Though the Bible does expect women to obey their husbands as was the custom at the time, it is also filled with examples of women who were incredibly powerful. Mary Magdalene helped finance the disciples. Priscilla authored the Letter to the Hebrews. Lydia ran her own business. Bathsheba was the deciding factor in which son inherited David’s throne. Esther saved her entire nation. Judith actively fought for Israel. When compared to the actions of so many women in Scripture, the statement that wives should submit to their husbands feels almost like a throwaway concession to the culture of the times.

Exodus 21: 2–3, 20, 26–27, Deuteronomy 21:10–14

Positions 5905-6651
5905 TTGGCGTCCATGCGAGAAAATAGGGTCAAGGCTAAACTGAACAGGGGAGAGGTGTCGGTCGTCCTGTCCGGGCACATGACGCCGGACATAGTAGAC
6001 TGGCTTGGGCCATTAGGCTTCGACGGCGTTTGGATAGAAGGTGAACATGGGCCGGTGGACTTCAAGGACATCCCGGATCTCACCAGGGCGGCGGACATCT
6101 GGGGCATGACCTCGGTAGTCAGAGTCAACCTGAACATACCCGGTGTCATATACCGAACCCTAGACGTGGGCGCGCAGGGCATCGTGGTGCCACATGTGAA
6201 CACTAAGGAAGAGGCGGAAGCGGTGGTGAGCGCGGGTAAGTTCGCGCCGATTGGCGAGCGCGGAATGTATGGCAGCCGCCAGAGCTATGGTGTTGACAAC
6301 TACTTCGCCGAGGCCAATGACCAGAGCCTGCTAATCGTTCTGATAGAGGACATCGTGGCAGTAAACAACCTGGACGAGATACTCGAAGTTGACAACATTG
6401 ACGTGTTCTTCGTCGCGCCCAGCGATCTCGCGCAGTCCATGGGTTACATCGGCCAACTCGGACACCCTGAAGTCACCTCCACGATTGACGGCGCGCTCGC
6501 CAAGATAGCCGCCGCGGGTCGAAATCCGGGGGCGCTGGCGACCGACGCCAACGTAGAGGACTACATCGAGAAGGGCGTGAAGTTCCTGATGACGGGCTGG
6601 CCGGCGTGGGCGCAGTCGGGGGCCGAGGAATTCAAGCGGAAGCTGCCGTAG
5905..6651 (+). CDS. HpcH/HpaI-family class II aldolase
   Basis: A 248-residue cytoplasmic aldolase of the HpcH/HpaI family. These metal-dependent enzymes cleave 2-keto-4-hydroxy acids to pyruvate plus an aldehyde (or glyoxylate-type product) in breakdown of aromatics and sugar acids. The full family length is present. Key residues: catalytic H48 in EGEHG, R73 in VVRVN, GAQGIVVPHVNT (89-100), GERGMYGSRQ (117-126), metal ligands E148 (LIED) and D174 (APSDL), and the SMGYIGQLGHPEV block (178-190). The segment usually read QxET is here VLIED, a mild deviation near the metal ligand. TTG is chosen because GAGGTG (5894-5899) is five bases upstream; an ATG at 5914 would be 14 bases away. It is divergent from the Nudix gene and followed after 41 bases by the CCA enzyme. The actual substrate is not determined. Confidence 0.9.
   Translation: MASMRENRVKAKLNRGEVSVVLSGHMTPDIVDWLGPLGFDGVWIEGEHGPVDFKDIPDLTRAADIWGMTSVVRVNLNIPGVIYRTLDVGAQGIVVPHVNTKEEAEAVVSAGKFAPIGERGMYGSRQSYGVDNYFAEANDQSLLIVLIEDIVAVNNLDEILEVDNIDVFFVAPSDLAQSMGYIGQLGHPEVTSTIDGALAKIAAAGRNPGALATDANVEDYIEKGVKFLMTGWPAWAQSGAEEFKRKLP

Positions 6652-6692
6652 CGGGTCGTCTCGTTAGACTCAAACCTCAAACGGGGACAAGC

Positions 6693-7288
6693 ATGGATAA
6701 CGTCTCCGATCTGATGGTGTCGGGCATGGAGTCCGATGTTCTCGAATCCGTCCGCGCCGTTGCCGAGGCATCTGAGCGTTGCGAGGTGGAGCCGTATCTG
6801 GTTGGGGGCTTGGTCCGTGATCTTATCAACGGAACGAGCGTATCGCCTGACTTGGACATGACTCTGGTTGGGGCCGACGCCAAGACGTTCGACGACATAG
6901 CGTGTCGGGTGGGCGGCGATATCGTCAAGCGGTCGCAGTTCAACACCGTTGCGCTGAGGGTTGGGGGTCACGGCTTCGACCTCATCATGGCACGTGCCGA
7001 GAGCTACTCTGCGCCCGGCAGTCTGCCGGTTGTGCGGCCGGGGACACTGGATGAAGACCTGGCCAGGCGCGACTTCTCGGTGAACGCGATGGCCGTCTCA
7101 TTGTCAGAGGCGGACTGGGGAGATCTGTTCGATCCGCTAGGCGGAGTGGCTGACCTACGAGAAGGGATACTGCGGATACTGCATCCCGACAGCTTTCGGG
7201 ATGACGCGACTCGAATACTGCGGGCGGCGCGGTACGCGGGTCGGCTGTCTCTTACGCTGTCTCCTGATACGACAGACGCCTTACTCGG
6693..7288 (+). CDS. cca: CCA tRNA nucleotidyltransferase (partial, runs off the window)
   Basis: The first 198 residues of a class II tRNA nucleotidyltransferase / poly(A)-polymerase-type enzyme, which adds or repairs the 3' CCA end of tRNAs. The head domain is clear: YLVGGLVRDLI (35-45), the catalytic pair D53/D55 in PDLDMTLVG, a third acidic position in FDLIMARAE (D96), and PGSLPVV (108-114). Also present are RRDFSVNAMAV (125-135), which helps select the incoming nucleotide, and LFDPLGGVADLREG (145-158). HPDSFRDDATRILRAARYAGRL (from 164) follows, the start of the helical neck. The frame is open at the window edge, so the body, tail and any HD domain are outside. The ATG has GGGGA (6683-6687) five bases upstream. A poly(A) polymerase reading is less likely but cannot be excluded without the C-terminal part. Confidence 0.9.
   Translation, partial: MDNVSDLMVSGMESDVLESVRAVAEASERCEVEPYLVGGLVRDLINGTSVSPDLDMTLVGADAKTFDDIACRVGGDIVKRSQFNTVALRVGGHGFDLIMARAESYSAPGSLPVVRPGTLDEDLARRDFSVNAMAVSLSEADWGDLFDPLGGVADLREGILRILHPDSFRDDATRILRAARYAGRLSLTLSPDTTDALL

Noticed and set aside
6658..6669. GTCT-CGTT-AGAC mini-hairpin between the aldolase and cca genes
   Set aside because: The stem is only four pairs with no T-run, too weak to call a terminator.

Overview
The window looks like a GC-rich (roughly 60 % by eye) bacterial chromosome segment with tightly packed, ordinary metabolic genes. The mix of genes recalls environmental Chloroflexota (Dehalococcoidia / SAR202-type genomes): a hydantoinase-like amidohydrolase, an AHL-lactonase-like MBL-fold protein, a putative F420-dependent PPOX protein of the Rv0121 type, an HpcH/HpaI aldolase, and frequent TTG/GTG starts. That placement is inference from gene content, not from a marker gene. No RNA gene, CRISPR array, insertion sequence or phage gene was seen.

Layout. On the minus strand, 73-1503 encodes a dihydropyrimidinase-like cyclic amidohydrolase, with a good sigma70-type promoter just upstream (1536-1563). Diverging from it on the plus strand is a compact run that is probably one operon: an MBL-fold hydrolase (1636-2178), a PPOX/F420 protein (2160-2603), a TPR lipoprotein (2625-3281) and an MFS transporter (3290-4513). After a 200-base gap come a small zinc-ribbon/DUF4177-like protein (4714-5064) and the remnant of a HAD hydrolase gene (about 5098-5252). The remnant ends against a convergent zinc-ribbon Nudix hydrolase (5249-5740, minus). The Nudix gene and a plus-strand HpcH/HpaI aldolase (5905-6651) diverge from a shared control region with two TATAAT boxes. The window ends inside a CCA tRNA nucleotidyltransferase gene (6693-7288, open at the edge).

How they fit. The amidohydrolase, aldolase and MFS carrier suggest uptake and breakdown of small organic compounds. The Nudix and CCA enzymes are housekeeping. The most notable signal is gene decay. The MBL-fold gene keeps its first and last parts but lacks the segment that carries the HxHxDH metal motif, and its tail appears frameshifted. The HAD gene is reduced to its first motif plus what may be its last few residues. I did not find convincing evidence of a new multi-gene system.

“If you buy a Hebrew servant, he is to serve you for six years. But in the seventh year, he shall go free, without paying anything….If a man sells his daughter as a servant, she is not to go free as male servants do. If she does not please the master who has selected her for himself, he must let her be redeemed. He has no right to sell her to foreigners, because he has broken faith with her. If he selects her for his son, he must grant her the rights of a daughter. If he marries another woman, he must not deprive the first one of her food, clothing and marital rights. If he does not provide her with these three things, she is to go free, without any payment of money…Anyone who beats their male or female slave with a rod must be punished if the slave dies as a direct result…An owner who hits a male or female slave in the eye and destroys it must let the slave go free to compensate for the eye. And an owner who knocks out the tooth of a male or female slave must let the slave go free to compensate for the tooth.”